Dart Zone BallistixOps Powerball Blaster
Prime Time Toys
98 feet per second ball velocity
Two balls per second
Good out of the box, but with a simple fix can be great.
Dart Zone BallistixOps Powerball Blaster ReviewJuly 26, 2017
Several companies have tried to do Nerf experiments better than the original, with varied results. Nerf’s Rebelle line hit with instant success; Lanard Total Crush and Buzz Bee Wingz did not. Nerf’s Mega series is still going strong; Buzz Bee’s Air Max line, despite being better in many ways, fell to the wayside.
Now there’s a blaster from Prime Time Toys meant to compete with Rival. All things considered, it’s a wonderful entry for testing the waters. It’s flawed, but it’s fixable. And in the end, it works great.
On the Outside
The Powerball is a simple platform. For $18, you get a pump-action Rival-type blaster with an eight-ball hopper. A safety sits in front of the trigger. In cases of jams, an orange tab in the rear of the shell allows the user to retract the breech. In addition to using the included ammo and hopper, the Powerball can use Rival magazines and ammo.
The shell is sturdy and serious in styling. The spring inside is very strong, and rounds average in the high 90s in feet per second. Seeing that most Rival blasters aim for 100fps, the Powerball stands out as an inexpensive but competent competitor. Except for one thing…
Gravity feeding presents zero issues. As long as your blaster is upright, it will load. As long as you aren’t trying to jam more than eight balls into the hopper at a time, it will load. Out of the box, it performs great. It’s the cross-compatibility with Rival magazines that presents issues.
It turns out the loading mechanism within the breech is too short. The force of the magazine spring, even with only a few balls loaded, is enough to push a ball past the loading tab into the barrel area. Since the next ball will sit on the tab as expected, you load two balls instead of one. Since the breech wasn’t made for double loading in mind, pushing the handle forward to seal off the breech will become difficult. Not impossible, but very difficult. Obviously, ranges will be greatly reduced. Although I’m still editing video from the Youngstown State University HvZ Invitational, I can tell you that there’s plenty of footage showing double feeding. The solution is easy, however, so this review will take a short detour into modding to show what the Powerball Blaster SHOULD be capable of doing.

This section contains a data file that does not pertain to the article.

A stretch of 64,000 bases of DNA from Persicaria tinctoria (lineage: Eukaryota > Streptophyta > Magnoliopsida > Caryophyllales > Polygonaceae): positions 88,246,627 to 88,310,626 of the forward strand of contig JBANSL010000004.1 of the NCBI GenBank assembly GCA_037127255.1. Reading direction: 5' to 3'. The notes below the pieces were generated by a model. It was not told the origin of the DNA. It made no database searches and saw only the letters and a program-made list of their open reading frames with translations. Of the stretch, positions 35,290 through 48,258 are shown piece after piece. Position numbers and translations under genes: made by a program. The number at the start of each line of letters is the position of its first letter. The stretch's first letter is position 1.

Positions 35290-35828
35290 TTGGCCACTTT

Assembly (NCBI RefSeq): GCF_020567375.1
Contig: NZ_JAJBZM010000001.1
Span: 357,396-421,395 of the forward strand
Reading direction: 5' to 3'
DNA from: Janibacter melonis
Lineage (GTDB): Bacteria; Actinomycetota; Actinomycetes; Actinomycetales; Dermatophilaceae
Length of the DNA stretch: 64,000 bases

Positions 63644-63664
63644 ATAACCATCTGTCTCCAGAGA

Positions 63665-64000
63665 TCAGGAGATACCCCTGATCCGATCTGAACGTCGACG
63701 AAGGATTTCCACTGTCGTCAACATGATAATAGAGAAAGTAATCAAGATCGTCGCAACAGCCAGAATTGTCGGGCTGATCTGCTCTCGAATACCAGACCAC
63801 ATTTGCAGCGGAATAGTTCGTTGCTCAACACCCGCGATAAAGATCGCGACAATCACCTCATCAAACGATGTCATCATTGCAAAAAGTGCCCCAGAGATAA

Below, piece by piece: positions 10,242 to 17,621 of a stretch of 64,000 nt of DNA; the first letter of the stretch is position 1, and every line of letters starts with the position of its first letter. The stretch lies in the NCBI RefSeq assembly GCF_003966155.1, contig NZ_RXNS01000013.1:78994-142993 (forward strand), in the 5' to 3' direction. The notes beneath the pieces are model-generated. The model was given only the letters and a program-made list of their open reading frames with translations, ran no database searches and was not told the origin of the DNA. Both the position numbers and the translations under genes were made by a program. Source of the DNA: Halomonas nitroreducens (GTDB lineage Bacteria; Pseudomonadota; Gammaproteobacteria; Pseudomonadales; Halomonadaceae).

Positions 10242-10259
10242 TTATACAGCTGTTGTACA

After the removal of all the screws in the shell, you can see the layout of the internals. The priming bar pushes the entire plunger tube assembly backwards to prime the system, with the breech opening at the end of the priming motion. The plunger itself is very sturdy and roughly 1 5/16″ in diameter at the head. Interestingly, there is a large amount of space behind the plunger head that serves purely as a spacer for the spring. In addition, the catch divot on the plunger rod is omni-directional.
Above the catch assembly, you can see the safety lever that prevents re-priming until the blaster has been fired. There is also a ratcheting mechanism that sits above the plunger tube. As previously stated, this can be overridden by moving an orange tab from the outside. In reality, the tab is a part of the orange safety lever, and just moves it out of the way. Note also the white lever below the plunger tube. This prevents the trigger from being pulled until you finish priming the blaster.
Finally, we get to the breech, where our issues lie. The two grey halves of the assembly are held together by two screws, and the loading tab sits in the bottom. It’s a small white piece with a torsion spring contained within to pop it out. The orange, rear half of the breech pushes it down on the forward motion, dropping a ball just behind the barrel for loading. For the included hopper, it works perfectly. For Rival mags, it’s too short by a few millimeters.
The Part You Need
If you’ve made it this far and have access to a 3D printer, download this file. I designed a loading tab a few millimeters longer that will still fit correctly within the space, but makes operation much smoother. After a few hundred rounds, I have yet to see any hiccups in loading from magazines, and the hopper still works as expected. The center hole may need expanded slightly depending on your printer settings and how well the part turns out. A “perfect fit” doesn’t really allow for free movement, after all.
And because it’s important to show that it works…here’s a video.
The Dart Zone BallistixOps Powerball is a great blaster. It performs as well as any spring-based Rival blaster, and boasts cross-compatibility with the leading brand. An unfortunate design oversight makes for some initial difficulties, but once it is fixed, performance is absolutely flawless. Even without the fix, though, this blaster can give any Rival user a run for their money, and at a fraction of the cost.